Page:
Yesterday was such a beautiful day, a day I was able to take advantage of and plan a walk about with a very good friend mine along with a roll of Ferrania P30 film. This was my first time using this film so it was very exciting.
The walk about was not the only exciting part of the day, processing always gives me a kick of excitement too, every single time.
The developer that I presently use is lford ILFOTEC DD-X. It is a fine grain developer with a shelf life that is quite agreeable. I use to work with Ilfosol 3 but the shelf life is absolutely horrible, switched to Kodak Professional HC-110 Developer and did not like the goupy mix and was shocked to discover that the shelf life it was raved for did not meet my expectations, experimented with Rodinal but found it not to be a selection of choice for me as an overall general developer.
When I was preparing my solutions to process the film, I had automatically prepared a 1:4 Ilford DD-X dilution without checking things out first. The 1:4 dilution is what I use every time and without thinking I automatically prepared that dilution soon to realize that it is not a dilution that has been used with the Ferrania P30 film and Ilford DD-X developer. This led me to a google search of course and to what I have discovered below.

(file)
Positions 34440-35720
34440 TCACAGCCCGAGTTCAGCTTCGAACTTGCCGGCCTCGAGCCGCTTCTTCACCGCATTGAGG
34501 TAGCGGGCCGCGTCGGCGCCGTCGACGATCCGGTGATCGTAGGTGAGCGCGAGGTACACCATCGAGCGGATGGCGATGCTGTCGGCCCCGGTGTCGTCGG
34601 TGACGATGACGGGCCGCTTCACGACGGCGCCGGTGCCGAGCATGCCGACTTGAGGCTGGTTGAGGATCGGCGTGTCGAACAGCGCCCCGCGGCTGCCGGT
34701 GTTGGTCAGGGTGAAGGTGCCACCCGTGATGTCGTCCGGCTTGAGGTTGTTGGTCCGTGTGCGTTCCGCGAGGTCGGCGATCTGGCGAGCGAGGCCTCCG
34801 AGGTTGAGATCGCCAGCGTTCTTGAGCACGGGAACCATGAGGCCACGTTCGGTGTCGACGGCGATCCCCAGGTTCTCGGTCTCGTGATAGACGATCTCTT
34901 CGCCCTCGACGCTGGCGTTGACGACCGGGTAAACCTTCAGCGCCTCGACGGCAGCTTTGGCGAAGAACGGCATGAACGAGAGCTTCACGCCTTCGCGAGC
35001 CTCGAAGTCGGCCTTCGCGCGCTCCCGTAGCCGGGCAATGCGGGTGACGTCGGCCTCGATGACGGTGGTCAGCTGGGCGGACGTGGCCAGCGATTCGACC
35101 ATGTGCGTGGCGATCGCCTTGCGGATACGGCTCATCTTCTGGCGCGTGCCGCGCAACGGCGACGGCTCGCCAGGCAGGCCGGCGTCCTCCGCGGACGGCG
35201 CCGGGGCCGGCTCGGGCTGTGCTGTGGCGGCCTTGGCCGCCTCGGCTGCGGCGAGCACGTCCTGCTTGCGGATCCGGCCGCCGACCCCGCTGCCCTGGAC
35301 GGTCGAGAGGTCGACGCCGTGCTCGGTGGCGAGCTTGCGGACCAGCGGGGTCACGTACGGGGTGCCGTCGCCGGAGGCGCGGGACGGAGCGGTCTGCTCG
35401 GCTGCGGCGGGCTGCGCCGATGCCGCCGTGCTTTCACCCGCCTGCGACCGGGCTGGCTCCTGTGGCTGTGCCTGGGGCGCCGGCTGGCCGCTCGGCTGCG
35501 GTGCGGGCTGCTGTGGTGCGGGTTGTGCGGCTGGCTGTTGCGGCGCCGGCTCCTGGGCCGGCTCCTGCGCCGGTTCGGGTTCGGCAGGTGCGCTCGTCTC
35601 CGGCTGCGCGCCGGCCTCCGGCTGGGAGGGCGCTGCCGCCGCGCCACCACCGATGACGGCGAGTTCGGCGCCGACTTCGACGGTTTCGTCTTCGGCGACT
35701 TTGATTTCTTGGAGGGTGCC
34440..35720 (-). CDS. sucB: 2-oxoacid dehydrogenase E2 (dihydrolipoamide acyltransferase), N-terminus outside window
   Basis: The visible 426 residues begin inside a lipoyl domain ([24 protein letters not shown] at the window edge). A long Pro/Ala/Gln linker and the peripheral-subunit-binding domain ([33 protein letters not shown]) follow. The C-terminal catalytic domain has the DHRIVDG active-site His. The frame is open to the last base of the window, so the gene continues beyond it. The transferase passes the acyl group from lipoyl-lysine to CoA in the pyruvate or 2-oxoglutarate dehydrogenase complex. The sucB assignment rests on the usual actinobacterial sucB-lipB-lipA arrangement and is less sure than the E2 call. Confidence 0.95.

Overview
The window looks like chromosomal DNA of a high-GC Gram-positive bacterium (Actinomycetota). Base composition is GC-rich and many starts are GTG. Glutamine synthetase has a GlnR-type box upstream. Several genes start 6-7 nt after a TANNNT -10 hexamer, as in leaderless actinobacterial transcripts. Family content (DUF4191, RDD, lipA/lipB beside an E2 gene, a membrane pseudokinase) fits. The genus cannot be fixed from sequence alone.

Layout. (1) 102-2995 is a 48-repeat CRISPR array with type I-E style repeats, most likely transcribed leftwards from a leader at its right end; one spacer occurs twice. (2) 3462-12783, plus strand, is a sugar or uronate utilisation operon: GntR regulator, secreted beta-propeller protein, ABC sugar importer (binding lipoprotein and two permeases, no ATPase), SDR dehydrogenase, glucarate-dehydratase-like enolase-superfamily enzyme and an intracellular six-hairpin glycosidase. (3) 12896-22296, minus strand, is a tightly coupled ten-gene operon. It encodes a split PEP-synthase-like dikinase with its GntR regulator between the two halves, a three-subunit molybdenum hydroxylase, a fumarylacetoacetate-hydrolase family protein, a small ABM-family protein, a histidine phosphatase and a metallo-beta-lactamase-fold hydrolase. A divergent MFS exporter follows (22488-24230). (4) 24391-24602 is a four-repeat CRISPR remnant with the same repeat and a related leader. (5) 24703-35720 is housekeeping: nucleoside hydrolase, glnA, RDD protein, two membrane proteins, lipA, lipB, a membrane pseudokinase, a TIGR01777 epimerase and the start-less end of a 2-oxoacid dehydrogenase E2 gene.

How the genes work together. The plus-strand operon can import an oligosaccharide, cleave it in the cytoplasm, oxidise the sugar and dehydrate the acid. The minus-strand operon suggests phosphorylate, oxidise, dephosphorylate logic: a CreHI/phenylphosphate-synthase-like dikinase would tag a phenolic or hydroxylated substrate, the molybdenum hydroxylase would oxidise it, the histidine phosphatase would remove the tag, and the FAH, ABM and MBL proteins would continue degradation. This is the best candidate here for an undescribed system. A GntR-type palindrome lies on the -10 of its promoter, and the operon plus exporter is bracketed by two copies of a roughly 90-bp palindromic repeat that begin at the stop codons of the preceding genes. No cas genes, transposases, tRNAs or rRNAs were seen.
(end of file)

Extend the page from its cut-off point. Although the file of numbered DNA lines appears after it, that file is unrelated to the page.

The film being fairly new on the market, (download their Ferrania P30 film best practices PDF from their website for best results), did not have much to go on in regards to processing other than what is shared on their website which does not indicate the dilution that I had prepared for.
I found two processing options on the Digital Truth website and they are as follows:
|Ferrania P30||Ilfotec DD||1+4||80||11||24C||[notes]|
|Ferrania P30||Ilfotec DD-X||1+5||50||7.5||20C||[notes]|
|Ferrania P30||Ilfotec DD-X||1+6||80||15||20.5C||[notes]|
I did not want to waste my developer and I know that what I had prepared to what I had found as processing options I had no other choice than to take a chance and go for it. I shot the film at 64 ASA and processed the film for 10 minutes at 20° and to my surprise, it did not come out too bad:
In a few days I will scan and share some results!